For thousands of years flags have been used to represent places, groups, and monarchies. Although they might appear as nothing more than brightly colored symbols at first glance, in many cases they actually have a much deeper meaning. This is because flags can tell a tale of the history of a place, represent war or peace, or even act as a beacon of hope depending on the situation.
But what does the flag of Nevada represent? Join us as we learn about its history and meaning, as well as discover the previous state flags.
Nevada is a landlocked state in the western region of the US. Although it is well known for its largely desert landscape it also has several mountain ranges, including part of the Sierra Nevada mountain range. The highest point in the state is Boundary Peak at 13,147 feet which is part of the White Mountains. Nevada’s name itself is the Spanish word for snowy because of the snow covering the mountains in winter.
Historically, Nevada was inhabited by many native American tribes. The first European explorers didn’t arrive until the 1770s, with the Spanish Francisco Garcés being the first. Nevada was initially annexed to Spain as part of the Spanish Empire. However, it became part of Mexico following the Mexican War of Independence in 1821.
The land eventually came under the ownership of the US in 1848 after the Mexican-American war. Following this Nevada then formed part of the Utah Territory. However, after silver was discovered at Comstock Lode in 1859 the population of the area dramatically increased. It was then decided in 1861 to separate the area into its own Nevada Territory.
Nevada officially became the 36th US state in 1864 even though its population was not much more than 10,000 at the time. This was significantly less than the 60,000 people that were usually required for an area to become a state. There were two reasons for this. One was that Nevada’s significant mining industry would be a boost to the already industrialized Union. The other reason was that it was hoped that the addition of Nevada would help to secure Abraham Lincoln’s re-election the following week.
Previous Flags of Nevada
Since it became a state in 1864, Nevada has had three former state flags. The first flag was designed by Governor John Sparks and Colonel Harry Day in 1905 and was in use for ten years until 1915. It consisted of a dark blue field with the words, “silver, Nevada, and gold” divided by rows of silver and gold five-pointed stars. There were 36 stars on the flag in total to represent Nevada being the 36th state to join the Union. The use of the words silver and gold along with the colors represented the large amount of silver and gold that could be found naturally in the state.
The second flag again featured 36 stars – 18 gold and 18 silver – and was designed by Clara Crisler. As well as the stars it featured the state seal in the center with the state name above it and the state motto “All for our country” below. The state seal featured images that represented important aspects of Nevada – such as mining and agriculture. Although this flag remained in use until 1929 many people felt that the design was too complex.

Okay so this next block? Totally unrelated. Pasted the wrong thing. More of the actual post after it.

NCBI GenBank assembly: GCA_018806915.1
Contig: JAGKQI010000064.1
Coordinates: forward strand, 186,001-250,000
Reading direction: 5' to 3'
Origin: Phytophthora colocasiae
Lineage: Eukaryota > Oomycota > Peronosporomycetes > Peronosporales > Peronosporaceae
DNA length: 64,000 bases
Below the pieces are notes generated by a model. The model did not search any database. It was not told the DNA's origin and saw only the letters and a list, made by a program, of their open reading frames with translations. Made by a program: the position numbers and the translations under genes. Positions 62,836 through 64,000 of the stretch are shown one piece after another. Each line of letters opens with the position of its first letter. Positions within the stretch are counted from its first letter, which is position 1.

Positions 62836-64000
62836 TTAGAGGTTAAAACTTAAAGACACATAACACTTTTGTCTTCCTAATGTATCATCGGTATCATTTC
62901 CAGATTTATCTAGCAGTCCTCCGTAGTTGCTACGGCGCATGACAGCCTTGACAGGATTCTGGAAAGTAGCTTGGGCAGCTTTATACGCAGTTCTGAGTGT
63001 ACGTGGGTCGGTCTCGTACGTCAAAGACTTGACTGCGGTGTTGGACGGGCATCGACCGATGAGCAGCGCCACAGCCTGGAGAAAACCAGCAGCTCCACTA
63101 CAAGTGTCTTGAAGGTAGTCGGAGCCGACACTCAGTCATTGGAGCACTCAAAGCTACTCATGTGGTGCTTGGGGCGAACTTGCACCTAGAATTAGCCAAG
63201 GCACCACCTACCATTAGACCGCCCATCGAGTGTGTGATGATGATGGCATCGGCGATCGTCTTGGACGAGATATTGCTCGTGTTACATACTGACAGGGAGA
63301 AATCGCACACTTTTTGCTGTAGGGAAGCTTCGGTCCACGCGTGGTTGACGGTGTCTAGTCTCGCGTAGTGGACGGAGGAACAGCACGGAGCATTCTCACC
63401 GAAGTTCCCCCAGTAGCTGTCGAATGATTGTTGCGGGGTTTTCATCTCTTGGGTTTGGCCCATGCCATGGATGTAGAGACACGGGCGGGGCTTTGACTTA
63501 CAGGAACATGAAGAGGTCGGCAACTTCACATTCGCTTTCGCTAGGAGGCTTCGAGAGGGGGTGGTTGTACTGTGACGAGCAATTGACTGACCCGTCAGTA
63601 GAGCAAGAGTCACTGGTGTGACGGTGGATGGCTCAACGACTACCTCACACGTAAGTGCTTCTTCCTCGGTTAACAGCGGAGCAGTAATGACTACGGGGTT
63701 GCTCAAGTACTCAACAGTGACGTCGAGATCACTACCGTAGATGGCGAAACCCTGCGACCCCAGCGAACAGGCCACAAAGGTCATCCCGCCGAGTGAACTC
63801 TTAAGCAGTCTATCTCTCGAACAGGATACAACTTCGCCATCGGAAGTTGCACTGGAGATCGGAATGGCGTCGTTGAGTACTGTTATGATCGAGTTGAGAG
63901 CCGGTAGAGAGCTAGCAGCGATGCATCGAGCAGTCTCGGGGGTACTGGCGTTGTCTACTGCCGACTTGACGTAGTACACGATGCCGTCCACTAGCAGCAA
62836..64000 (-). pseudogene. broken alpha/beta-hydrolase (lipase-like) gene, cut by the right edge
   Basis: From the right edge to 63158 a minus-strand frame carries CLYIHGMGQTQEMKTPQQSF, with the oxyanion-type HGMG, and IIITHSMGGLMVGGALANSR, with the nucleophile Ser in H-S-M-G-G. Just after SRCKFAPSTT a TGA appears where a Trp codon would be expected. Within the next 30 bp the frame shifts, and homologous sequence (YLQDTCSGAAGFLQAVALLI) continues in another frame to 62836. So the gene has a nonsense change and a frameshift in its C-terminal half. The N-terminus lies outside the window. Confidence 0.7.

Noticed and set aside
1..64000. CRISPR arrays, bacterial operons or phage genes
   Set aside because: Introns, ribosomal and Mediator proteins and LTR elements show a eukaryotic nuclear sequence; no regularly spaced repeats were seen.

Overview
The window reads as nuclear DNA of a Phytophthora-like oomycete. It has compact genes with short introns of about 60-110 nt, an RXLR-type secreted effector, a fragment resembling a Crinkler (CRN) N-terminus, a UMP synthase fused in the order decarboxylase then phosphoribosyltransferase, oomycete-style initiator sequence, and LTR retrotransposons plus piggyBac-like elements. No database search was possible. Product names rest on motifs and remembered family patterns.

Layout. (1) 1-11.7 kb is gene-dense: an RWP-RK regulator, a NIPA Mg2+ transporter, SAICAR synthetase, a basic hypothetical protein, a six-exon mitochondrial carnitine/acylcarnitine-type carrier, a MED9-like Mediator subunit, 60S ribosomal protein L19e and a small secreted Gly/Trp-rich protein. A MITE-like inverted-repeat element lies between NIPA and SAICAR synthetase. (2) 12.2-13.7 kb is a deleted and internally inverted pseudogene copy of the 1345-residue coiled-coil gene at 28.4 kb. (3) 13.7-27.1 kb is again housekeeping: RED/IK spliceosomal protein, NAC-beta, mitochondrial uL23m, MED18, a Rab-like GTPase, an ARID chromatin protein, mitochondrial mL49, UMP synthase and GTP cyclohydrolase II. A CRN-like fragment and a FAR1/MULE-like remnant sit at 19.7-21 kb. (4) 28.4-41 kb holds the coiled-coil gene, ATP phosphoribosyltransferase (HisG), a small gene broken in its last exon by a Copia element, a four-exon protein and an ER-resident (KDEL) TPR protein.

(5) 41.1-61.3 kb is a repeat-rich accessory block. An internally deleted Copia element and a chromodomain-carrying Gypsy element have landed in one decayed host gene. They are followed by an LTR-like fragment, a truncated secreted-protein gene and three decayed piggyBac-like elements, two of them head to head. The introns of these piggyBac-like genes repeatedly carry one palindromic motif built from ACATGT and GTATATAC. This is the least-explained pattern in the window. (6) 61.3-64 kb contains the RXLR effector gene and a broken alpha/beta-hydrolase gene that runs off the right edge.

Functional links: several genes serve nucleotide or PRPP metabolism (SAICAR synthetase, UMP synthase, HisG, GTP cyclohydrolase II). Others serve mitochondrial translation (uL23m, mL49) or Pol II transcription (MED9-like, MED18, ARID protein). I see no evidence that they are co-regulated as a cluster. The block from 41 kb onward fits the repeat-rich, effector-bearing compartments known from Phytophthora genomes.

The third flag originated as the winning design in a 1926 contest and was created by Louis Shellback III. However, due to state officials deciding to change some aspects of it, it was not used until 1929. It featured a sagebrush wreath at the hoist side surrounding a silver five-pointed star with the words, “battle born” above. It also featured the name of the state arranged in a circle around the star. “N” was at the top of the upper point of the star and the remaining letters were situated in the spaces between the points in a clockwise arrangement.
History of the Flag of Nevada
The current flag of Nevada was adopted in 1991 and is an adaptation of Louis Shellbeck’s design. One of the reasons that his original design had taken three years to be adopted was that there had been a disagreement between state officials as to the placement of the name of the state on the flag.
Although the design featuring the name positioned in a circle around the star remained in use from 1929 until 1991 it was eventually decided that it needed to be changed. This is because a state researcher noticed in 1989 that the position of the name did not accurately match up to the 1929 legislation about the flag. Therefore, in 1991 the position of “Nevada” on the flag was changed to reflect the original agreement. This new change placed the name of the state below the star but still within the sagebrush wreath.
Symbolism and Meaning
The flag of Nevada has a simple design compared to some of the other state flags. However, it still manages to accurately represent some of the state’s history. For a start, the silver star again represents the silver deposits in the state. In fact, Nevada’s nickname is the “Silver State” because of the importance of silver in the state. Furthermore, the wreath is made from sagebrush which is the state flower.
Finally, the words “battle born” represent the fact that Nevada officially became a state during the Civil War. In 1864 Nevada is one of only two states to join the Union during the Civil War. The first was West Virginia in 1863.
The Featured Image
Thank you for reading! Have some feedback for us? Contact the AZ Animals editorial team.